Every time I smell the sweet aroma of turkey basting in the oven, I can't help but think back to almost two years ago, when we got a call for a guy who'd burned himself while attempting to smoke a turkey.
It was, as you can imagine, around Thanksgiving time. Turkeys (and all the trimmin's) were in big demand; so were smokers, roasters, and other cookery equipment: anything to have the turkey of your dreams, just in time for the Big Day.
We were scheduled to work that Tuesday before Thanksgiving. No biggie. We'd done it before; we'd probably do it again in the future. Besides me, there were two others: George "Goose" Guzman and Pat Eileen Moss. It was quiet at the firestation; we were killing time by playing Spider on the computer; "Goose" had taught us.
The tones went off, nearly causing us to jump out of our skin. It was very slow; this was the first call of the morning, highly unusual for the upcoming holiday weekend. The call was for a male, aged 24, who had apparently suffered burns while roasting a turkey, Cajun style, in his grill. The winds caught the flame, singing the guy's chest area; he started screaming in pain; when his girlfriend saw him rolling on the ground, she called for the paramedics.
We got to the guy's house within moments. We pushed the girl out of the way and started tending to our victim. The guy looked more like a teenager: barely any hair on his arms or chest, boyish features, skinny as a fence post. He was in agony. His chest was bright red from where he'd got burnt. First degree, possibly some second degree: there were some areas starting to blister.
While I poured the water all over the guy's front, Pat started oxygen via nasal cannula; meanwhile, "Goose" got him hooked up to the heart monitor and started IV's in both arms, having them wide open, so to get needed fluid to the man. He was not only in shock; he was also in extreme pain. He continued to sob like a child, begging us to take away the pain.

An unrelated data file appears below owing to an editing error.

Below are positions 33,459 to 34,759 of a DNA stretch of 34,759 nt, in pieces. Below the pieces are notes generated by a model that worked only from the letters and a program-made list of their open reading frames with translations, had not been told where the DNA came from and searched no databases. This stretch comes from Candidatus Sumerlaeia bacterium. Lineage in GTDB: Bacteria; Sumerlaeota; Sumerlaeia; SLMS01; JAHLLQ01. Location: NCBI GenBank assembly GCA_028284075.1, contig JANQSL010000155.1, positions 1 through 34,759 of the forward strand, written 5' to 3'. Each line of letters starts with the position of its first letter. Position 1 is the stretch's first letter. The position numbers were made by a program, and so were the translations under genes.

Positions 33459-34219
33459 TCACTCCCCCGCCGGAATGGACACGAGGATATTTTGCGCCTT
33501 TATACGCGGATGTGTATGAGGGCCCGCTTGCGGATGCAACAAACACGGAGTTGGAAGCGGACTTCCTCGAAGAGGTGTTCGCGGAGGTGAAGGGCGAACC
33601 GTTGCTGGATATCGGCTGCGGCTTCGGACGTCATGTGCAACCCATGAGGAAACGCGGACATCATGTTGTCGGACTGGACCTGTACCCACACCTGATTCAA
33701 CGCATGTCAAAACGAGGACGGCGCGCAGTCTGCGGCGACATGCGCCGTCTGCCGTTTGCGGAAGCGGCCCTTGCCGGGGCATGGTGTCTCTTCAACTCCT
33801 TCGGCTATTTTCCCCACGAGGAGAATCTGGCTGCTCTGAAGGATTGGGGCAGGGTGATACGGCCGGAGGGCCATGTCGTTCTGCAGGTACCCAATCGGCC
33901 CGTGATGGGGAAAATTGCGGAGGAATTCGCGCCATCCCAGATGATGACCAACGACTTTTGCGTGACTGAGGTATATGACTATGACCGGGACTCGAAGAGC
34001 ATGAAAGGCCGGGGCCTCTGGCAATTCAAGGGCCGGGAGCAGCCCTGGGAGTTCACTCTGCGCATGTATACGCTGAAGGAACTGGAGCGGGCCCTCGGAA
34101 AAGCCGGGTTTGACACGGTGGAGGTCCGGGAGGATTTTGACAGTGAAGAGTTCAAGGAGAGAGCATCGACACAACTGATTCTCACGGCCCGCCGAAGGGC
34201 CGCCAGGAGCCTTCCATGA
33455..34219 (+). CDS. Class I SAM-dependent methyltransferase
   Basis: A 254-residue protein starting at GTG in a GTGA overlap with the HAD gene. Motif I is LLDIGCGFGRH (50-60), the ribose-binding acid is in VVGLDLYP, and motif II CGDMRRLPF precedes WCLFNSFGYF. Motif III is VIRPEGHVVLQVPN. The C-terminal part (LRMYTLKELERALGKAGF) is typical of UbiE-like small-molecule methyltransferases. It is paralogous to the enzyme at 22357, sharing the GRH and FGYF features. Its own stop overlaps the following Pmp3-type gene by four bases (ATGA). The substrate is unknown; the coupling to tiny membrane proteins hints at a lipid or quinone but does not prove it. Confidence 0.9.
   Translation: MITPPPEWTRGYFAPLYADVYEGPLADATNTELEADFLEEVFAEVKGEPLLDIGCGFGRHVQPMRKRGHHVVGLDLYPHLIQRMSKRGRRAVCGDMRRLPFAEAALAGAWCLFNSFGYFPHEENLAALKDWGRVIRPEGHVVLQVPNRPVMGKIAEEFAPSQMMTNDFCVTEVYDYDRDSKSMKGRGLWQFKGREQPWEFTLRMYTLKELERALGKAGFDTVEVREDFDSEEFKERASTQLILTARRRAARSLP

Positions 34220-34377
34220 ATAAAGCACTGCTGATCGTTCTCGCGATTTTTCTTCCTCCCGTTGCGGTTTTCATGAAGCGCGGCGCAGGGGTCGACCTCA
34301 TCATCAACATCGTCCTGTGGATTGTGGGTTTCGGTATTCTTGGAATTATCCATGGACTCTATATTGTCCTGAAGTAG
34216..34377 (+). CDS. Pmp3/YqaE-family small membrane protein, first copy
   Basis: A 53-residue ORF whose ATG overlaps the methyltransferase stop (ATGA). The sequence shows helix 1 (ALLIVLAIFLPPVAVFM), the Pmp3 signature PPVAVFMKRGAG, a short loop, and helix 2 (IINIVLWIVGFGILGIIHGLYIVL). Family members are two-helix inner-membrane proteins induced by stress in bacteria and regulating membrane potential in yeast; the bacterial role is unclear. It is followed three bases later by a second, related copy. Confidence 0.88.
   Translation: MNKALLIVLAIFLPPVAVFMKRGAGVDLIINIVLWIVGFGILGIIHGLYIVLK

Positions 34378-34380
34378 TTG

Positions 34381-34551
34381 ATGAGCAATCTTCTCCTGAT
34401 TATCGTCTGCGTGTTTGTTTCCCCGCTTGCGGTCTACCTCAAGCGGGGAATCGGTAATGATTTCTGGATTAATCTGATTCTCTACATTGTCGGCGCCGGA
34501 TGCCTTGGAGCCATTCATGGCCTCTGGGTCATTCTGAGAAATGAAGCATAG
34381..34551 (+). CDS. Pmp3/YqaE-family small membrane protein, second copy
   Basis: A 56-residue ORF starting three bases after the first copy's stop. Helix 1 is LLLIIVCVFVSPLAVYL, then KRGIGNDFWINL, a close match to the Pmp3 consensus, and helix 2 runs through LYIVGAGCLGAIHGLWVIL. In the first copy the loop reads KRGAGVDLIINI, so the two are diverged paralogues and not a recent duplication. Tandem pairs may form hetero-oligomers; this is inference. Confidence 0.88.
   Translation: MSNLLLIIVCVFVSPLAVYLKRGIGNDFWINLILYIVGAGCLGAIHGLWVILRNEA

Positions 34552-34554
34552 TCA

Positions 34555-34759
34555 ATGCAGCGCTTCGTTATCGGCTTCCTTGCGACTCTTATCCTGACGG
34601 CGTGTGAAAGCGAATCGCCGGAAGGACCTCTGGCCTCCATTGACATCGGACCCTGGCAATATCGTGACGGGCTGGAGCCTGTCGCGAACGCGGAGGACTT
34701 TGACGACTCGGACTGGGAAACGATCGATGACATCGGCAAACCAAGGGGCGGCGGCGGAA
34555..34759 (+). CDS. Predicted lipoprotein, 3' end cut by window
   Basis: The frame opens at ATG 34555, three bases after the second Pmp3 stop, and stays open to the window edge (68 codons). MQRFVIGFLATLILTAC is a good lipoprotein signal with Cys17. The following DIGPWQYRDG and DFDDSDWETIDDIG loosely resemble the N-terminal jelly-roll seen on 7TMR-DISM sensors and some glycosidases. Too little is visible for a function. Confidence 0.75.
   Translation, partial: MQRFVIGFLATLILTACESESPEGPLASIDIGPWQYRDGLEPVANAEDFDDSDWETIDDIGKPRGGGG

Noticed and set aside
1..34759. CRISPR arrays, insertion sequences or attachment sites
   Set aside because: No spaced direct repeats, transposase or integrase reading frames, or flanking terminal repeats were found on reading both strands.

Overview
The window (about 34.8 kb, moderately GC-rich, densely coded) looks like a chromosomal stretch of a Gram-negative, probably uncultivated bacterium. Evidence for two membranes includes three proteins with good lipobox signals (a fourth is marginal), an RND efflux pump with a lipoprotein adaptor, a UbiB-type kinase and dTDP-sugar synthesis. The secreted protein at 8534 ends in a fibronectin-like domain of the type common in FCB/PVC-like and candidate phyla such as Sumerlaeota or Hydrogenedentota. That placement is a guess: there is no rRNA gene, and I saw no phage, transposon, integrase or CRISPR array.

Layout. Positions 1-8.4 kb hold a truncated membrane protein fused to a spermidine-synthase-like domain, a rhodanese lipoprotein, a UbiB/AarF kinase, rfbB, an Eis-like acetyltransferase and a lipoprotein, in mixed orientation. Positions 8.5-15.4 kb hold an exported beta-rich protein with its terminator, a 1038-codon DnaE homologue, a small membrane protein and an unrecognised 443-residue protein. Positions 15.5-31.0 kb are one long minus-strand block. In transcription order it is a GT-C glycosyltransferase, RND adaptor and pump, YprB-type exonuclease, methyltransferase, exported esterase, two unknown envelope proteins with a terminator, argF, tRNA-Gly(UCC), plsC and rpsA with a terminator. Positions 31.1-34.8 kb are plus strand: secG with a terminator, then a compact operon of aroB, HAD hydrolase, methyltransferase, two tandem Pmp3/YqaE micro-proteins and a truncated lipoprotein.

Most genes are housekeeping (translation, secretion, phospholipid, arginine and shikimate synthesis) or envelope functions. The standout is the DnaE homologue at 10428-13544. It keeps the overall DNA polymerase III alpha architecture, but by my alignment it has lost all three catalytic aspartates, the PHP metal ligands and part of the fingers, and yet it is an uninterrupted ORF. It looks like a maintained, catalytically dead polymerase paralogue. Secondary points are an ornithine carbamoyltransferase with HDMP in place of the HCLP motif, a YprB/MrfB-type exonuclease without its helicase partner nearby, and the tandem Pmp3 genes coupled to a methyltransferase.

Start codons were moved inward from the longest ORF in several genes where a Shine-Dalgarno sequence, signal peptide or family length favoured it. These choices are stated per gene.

He would need some treatment; however, it turned out that he would be okay once his chest burns healed. I think he realized the danger of the situation: never cook outside near a flame when it is windy; you're only asking for trouble.
After maybe a day or two in the hospital, the man would be okay.
It wasn't funny then; now we can look back and laugh. I personally think this is the first time the man tried to roast a turkey, Cajun style; if you don't know what you are doing, you can get into big-time trouble, as this guy (painfully) found out. Now he has no chest hair; none hasn't come in since the accident, and now when he gets out in the sun, he makes sure his chest area is covered. He also itches as if he has fire ants crawling all over him.
It was a comedy of errors: cooking on the grille when it is windy out, with stiff, sustained 30+ mile an hour winds with gusts to 50+. Not really paying attention to the directions prior to cooking. Standing too close to the flames, thus, setting his coat/shirt on fire. Using too much in the way of lighter fluid to light the grille: the wind caused the flame to backflash, thus, striking the poor, unfortunate fellow right in the chest.
It seemed funny; however, we also know the downside of the situation: the guy could have easily suffered third (or even fourth) degree burns, requiring a lengthy hospital stay, months of painful surgeries or treatments, heavy scarring, future trips to the plastic surgeon for skin grafts or scar reducement. Or worse, he could have very easily died hadn't his girlfriend had the fortitude to call us when she did.
Now, thanks to our quick action (and some lessons learned), the guy is walking around, seemingly healed of his experience.
I do notice one thing,though: ever since The Turkey Incident (as we have come to call this particular episode in our career as paramedics/EMTs), we notice that this man never has turkey. Instead he eats beef, pork, or chicken.
No more turkey for Tom the Turkey Baster (as we have since christened this unlucky fellow), not even on Thanksgiving or Christmas!